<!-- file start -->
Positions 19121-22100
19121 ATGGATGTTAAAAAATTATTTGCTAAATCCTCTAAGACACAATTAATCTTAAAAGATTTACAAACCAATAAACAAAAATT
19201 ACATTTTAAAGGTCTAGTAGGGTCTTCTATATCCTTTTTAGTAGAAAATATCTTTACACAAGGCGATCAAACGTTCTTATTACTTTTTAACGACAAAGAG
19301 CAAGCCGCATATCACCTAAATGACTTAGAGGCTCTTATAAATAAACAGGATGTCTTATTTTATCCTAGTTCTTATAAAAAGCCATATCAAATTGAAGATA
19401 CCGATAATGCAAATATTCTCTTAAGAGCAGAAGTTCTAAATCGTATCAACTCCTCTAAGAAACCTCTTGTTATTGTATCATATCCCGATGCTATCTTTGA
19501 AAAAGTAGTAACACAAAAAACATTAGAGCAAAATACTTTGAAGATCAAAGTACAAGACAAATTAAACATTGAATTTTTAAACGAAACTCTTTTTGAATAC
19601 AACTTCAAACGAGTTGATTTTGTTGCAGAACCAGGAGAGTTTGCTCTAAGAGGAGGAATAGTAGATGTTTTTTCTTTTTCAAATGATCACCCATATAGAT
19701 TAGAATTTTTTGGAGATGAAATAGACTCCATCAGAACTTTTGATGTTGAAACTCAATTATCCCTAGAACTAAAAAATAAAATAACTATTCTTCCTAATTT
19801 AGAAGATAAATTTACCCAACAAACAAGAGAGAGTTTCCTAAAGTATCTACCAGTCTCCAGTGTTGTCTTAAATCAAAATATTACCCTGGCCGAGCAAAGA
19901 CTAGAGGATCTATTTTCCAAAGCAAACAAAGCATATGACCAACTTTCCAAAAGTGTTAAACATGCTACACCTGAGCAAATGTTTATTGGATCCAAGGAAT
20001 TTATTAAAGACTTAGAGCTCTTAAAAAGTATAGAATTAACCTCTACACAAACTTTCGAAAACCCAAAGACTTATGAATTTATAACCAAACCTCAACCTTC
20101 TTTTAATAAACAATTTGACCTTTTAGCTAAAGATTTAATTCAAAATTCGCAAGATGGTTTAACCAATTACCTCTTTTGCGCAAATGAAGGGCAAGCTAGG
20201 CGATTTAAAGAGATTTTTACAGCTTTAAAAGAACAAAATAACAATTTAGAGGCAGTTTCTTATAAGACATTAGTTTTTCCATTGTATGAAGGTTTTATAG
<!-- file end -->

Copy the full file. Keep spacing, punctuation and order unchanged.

Positions 19121-22100
19121 ATGGATGTTAAAAAATTATTTGCTAAATCCTCTAAGACACAATTAATCTTAAAAGATTTACAAACCAATAAACAAAAATT
19201 ACATTTTAAAGGTCTAGTAGGGTCTTCTATATCCTTTTTAGTAGAAAATATCTTTACACAAGGCGATCAAACGTTCTTATTACTTTTTAACGACAAAGAG
19301 CAAGCCGCATATCACCTAAATGACTTAGAGGCTCTTATAAATAAACAGGATGTCTTATTTTATCCTAGTTCTTATAAAAAGCCATATCAAATTGAAGATA
19401 CCGATAATGCAAATATTCTCTTAAGAGCAGAAGTTCTAAATCGTATCAACTCCTCTAAGAAACCTCTTGTTATTGTATCATATCCCGATGCTATCTTTGA
19501 AAAAGTAGTAACACAAAAAACATTAGAGCAAAATACTTTGAAGATCAAAGTACAAGACAAATTAAACATTGAATTTTTAAACGAAACTCTTTTTGAATAC
19601 AACTTCAAACGAGTTGATTTTGTTGCAGAACCAGGAGAGTTTGCTCTAAGAGGAGGAATAGTAGATGTTTTTTCTTTTTCAAATGATCACCCATATAGAT
19701 TAGAATTTTTTGGAGATGAAATAGACTCCATCAGAACTTTTGATGTTGAAACTCAATTATCCCTAGAACTAAAAAATAAAATAACTATTCTTCCTAATTT
19801 AGAAGATAAATTTACCCAACAAACAAGAGAGAGTTTCCTAAAGTATCTACCAGTCTCCAGTGTTGTCTTAAATCAAAATATTACCCTGGCCGAGCAAAGA
19901 CTAGAGGATCTATTTTCCAAAGCAAACAAAGCATATGACCAACTTTCCAAAAGTGTTAAACATGCTACACCTGAGCAAATGTTTATTGGATCCAAGGAAT
20001 TTATTAAAGACTTAGAGCTCTTAAAAAGTATAGAATTAACCTCTACACAAACTTTCGAAAACCCAAAGACTTATGAATTTATAACCAAACCTCAACCTTC
20101 TTTTAATAAACAATTTGACCTTTTAGCTAAAGATTTAATTCAAAATTCGCAAGATGGTTTAACCAATTACCTCTTTTGCGCAAATGAAGGGCAAGCTAGG
20201 CGATTTAAAGAGATTTTTACAGCTTTAAAAGAACAAAATAACAATTTAGAGGCAGTTTCTTATAAGACATTAGTTTTTCCATTGTATGAAGGTTTTATAG